Silage trials show quicker is better when it comes to wilting

Cutting grass earlier in the day could help speed up wilting – even in overcast conditions – according to in-house trials carried out by animal nutrition specialists Volac.

It goes against advice to cut later in the day for higher ME content. However, the team at Volac say that in an ideal situation, grass cut in the morning could be tedded and lifted within five hours preserving more crop quality than a longer wilt.

‘Forget the notion of a 24-hour wilt’

Peter Smyth, the firm’s business manager, explained rapid wilting has become more important as multi-crop systems increase in popularity.

“People wondered if they went the multi-cut way if they could get enough silage, whether paying the contractor all the extra time was going to be economically viable – which I think we proved pretty comprehensively, that it was,” he said.

“I think wilting and the losses associated with wilting are little understood by many. There seems to be a lot of assumptions and little fact around the best way to wilt.

“People often think we want a 24-hour wilt. But I think we need to get that notion out of people’s heads. 24 hours should be the absolute maximum. The target should be the quicker, the better.

“The faster we can go from cut to harvest to stable pH, the more nutrient we are going to keep in that silage.

It’s important to wilt to concentrate the nutrients in the dry matter, we have guys pushing for multi-cuts who are looking to get a more energy-dense diet into these cows so if we can get more energy fed into them, hopefully, we can get more performance out of them.

“Better quality silage will improve silage intakes and drier crops require less acid to become stable – there are benefits of that in the fermentation.

“Once we cut grass, the energy supply is cut off – this grass is now dying but carries on respiring, burning up nutrients and protein until it is taken down to a stable pH – so the longer we leave grass in the field, the more nutrient we lose.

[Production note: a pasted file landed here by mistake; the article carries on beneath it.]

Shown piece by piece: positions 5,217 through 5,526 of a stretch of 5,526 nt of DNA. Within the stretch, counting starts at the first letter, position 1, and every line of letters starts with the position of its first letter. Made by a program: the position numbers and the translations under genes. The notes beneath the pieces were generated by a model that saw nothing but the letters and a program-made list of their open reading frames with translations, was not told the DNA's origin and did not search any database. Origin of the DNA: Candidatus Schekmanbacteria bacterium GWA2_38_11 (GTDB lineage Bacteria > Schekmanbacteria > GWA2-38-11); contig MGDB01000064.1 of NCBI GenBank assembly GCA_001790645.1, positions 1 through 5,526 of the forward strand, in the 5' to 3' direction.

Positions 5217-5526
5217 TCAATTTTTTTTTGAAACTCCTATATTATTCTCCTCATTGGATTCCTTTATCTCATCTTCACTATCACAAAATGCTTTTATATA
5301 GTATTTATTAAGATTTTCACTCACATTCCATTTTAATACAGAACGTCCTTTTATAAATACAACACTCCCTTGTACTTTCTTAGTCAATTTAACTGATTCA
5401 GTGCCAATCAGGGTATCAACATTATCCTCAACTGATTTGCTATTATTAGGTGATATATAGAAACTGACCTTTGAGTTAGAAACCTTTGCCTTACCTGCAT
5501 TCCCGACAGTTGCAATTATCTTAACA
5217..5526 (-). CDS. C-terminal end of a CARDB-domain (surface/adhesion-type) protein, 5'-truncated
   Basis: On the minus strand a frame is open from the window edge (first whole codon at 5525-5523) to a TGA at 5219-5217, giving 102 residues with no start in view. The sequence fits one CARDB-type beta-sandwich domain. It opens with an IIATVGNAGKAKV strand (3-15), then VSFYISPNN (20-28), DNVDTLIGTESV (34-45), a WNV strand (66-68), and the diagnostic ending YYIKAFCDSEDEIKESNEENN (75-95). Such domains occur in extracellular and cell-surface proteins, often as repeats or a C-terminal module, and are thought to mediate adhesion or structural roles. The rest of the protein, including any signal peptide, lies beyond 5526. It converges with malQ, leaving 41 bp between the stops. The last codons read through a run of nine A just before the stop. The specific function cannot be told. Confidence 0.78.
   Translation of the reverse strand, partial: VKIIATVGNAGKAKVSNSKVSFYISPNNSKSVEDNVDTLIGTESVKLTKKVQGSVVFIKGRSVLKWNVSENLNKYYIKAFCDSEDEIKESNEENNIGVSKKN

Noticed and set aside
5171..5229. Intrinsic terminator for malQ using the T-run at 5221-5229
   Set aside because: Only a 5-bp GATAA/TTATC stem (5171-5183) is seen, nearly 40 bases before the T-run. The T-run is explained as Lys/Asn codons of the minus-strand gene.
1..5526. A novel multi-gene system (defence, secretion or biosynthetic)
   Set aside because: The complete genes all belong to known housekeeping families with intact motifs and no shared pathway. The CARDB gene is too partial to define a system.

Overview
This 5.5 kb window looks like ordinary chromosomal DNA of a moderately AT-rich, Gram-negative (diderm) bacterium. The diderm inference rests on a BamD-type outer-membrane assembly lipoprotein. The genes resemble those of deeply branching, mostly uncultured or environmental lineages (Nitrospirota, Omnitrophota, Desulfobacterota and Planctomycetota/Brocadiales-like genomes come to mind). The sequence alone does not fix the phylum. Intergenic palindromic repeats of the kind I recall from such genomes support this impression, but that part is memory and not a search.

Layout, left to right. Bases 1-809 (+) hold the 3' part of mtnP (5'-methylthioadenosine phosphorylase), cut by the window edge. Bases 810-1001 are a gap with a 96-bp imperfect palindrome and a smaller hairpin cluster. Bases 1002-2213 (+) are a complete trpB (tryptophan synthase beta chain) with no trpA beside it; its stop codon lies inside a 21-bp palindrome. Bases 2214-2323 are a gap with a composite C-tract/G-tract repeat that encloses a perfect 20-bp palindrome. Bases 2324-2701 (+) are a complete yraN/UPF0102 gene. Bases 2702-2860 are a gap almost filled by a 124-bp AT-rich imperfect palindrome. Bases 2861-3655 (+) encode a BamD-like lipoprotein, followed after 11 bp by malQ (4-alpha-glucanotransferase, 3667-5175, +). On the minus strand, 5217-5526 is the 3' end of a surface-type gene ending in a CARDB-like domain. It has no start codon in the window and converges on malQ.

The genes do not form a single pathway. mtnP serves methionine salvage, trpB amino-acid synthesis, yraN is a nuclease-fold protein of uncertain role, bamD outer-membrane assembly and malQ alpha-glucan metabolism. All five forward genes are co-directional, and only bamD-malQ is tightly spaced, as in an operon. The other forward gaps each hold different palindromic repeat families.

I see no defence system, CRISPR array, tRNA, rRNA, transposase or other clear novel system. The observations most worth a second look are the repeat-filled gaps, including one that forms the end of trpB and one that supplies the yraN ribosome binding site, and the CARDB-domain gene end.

“So the quicker we can get from cut to clamped the less sugar we lose and the more we can reduce the growth of the spoilage organisms.”

Figures shared at a recent AHDB webinar appear to support the claims, showing that grass cut at 22.9% WSC had lost 18.6% of that sugar within the first 24 hours after mowing.

Volac’s silage microbiologist Dr. Mark Legget explained that the trials had been set up to measure how long it would take grass silage to reach an optimum DM of between 28% and 32%.

The trials were carried out on commercial farms in Pembrokeshire and Carmarthenshire in July (sunny conditions) and September (overcast conditions) to test the effects of different weather conditions.

Each trial also saw tests carried out on swards cut at 10:00am and 3:00pm to measure the effect of cutting at different times of day on wilting speed.

They found:

  • Cutting in the morning resulted in better wilting compared to swards that were cut later in the day.
  • Tedding the crop greatly increased wilting efficiency. Tedding immediately was better than delaying tedding.
  • Tedding twice further improved wilting, but only marginally, meaning for that many it may not be worth the extra time and expense.
  • A more dense crop takes longer to wilt so farmers were advised to be mindful of crop density.

During the July trial, tedded grass quickly wilted beyond the optimum DM level after five hours.

Whereas, with overcast conditions and rain forecast overnight, all of the cuts taken for the second trial in September (tedded and non-tedded) failed to reach optimum DM even after 24 hours.

The trial showed that the early cut managed to wilt most effectively, with teddering further improving the wilt rate.

However, the overnight rain was found to have had an even greater negative effect on the later-cut tedded crop as it had a greater surface area.

The trials make interesting reading; however, readers should note that further research across a wider range of weather conditions may be needed to make firm conclusions before the findings are adopted widely on farms.